I managed to stay loan free for the first four years of my post-secondary education, by working summers and during school.  However, when I went to an Ivy League university in the States, the combination of tuition and living costs ended up costing $85,000 after 3 years.  This was back in the 1990's when the Canadian dollar was running $0.65 to the American one.  Still not sure it was worth it, but I'm still in the career that these loans allowed me to follow.

Took me about three years to pay off $85,000 on a gross salary of $40,000.  Gave me the financial discipline to spend the next two years after the loan was repaid getting a $37,000 down payment for the house which was exactly 25% of the value of my first house, so I escaped needing CMHC insurance (additional 1-2% added to the value which only protects the bank if you default).  Getting on the property ladder in my twenties has had the biggest impact on my net worth, but I wouldn't want to be starting out today. 

crabbyjo

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Re: Sad stories of high student loans, share yours.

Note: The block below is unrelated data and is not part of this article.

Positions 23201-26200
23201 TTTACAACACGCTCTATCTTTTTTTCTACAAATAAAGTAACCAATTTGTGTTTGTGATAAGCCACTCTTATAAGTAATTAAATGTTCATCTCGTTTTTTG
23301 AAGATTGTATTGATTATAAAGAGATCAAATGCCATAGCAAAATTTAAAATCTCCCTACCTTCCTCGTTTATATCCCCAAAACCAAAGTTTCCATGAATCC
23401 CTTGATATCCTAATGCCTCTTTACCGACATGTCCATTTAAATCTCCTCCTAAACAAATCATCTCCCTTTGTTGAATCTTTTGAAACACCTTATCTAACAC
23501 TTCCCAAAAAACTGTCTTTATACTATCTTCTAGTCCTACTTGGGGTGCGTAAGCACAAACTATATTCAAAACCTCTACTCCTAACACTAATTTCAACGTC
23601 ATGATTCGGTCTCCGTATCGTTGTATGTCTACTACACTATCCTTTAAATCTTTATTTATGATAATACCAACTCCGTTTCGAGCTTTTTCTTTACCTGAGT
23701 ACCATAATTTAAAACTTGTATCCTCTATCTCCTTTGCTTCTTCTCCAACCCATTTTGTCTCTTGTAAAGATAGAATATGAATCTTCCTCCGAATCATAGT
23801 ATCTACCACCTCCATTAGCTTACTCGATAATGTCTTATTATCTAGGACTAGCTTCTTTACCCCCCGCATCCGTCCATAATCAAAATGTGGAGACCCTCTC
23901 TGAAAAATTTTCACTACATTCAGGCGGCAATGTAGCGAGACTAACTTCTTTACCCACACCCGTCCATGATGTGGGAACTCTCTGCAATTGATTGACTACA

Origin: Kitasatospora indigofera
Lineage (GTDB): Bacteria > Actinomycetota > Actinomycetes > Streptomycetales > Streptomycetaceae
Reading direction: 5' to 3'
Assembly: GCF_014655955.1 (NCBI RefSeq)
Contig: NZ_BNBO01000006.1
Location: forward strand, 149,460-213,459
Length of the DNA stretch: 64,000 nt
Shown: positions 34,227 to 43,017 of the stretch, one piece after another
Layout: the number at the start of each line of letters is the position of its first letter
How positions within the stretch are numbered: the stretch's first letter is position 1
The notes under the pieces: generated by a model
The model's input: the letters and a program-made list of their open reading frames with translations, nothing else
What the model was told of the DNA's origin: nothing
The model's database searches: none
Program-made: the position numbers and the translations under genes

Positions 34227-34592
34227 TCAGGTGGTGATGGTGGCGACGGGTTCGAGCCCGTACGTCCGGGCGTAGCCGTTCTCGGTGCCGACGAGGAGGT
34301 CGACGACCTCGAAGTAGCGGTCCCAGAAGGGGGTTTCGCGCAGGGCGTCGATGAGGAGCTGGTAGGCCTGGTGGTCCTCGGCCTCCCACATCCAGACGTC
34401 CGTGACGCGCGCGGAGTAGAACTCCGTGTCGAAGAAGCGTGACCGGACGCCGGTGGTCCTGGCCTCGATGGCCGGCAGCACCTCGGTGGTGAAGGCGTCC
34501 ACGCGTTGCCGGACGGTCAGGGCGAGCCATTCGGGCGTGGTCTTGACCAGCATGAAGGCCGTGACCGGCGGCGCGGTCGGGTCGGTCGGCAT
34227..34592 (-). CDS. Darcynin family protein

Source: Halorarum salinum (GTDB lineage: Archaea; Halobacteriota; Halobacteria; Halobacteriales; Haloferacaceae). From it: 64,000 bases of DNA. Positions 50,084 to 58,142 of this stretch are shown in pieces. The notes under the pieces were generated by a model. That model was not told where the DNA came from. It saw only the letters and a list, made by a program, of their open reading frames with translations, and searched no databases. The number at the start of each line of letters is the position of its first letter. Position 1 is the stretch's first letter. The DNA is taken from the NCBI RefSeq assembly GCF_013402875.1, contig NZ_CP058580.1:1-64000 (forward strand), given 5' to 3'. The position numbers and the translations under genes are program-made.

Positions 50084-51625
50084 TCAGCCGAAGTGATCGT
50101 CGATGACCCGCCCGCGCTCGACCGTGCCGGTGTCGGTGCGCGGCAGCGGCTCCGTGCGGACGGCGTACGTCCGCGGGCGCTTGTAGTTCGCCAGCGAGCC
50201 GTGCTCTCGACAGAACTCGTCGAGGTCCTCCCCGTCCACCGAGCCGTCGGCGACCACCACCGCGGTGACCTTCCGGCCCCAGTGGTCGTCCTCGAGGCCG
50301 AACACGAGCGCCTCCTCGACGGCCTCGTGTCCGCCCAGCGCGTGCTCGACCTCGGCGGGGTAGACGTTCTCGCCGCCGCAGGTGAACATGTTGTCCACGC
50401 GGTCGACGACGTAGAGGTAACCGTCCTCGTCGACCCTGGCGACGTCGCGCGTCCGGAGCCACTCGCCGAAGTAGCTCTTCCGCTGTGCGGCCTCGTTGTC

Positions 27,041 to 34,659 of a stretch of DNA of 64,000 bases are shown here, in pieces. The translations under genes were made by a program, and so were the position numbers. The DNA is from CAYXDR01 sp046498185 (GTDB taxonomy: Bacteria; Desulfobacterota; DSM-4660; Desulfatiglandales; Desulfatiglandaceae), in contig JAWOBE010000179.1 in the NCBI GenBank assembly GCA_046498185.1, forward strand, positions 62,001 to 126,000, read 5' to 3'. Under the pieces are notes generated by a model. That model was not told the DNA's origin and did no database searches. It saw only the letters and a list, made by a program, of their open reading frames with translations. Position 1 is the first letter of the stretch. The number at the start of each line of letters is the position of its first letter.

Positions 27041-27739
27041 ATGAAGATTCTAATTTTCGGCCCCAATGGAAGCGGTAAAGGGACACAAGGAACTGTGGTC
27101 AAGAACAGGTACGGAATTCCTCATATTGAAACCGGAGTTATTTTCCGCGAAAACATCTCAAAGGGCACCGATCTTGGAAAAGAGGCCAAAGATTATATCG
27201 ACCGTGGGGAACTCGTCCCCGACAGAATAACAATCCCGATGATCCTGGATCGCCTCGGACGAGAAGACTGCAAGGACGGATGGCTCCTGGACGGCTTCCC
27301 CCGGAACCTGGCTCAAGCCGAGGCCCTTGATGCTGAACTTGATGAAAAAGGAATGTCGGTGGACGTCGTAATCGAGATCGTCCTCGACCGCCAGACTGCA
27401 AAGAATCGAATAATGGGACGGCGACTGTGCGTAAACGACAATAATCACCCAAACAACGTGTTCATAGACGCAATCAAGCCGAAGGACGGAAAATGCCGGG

« Reply #80 on: November 24, 2014, 02:04:09 PM »
$70,000 balance here, consolidated federal loans at 3.1.  I am in my 30s and make a good salary (loans funded a law degree and a masters).
I started with over $110,000  could have paid more aggressively, but overall I am OK with my decision as this has allowed me to accumulate a solid retirement nest egg for my age. 

soontoberichteacher

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Re: Sad stories of high student loans, share yours.
« Reply #81 on: November 24, 2014, 02:16:03 PM »
I thought I was going to be in a ton of trouble with a $20k of student debt. This will be after finishing my Masters program this summer. I will still treat it like an emergency, of course, but it give me some comfort to think that the debt could be a lot bigger. (It helped that I got a scholarship for undergrad.)

Good luck to anyone paying off huge student loan debt! My sister has over $150k from med school, and I can't imagine the monthly payments.

ralfeg7

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Re: Sad stories of high student loans, share yours.
« Reply #82 on: November 24, 2014, 02:19:10 PM »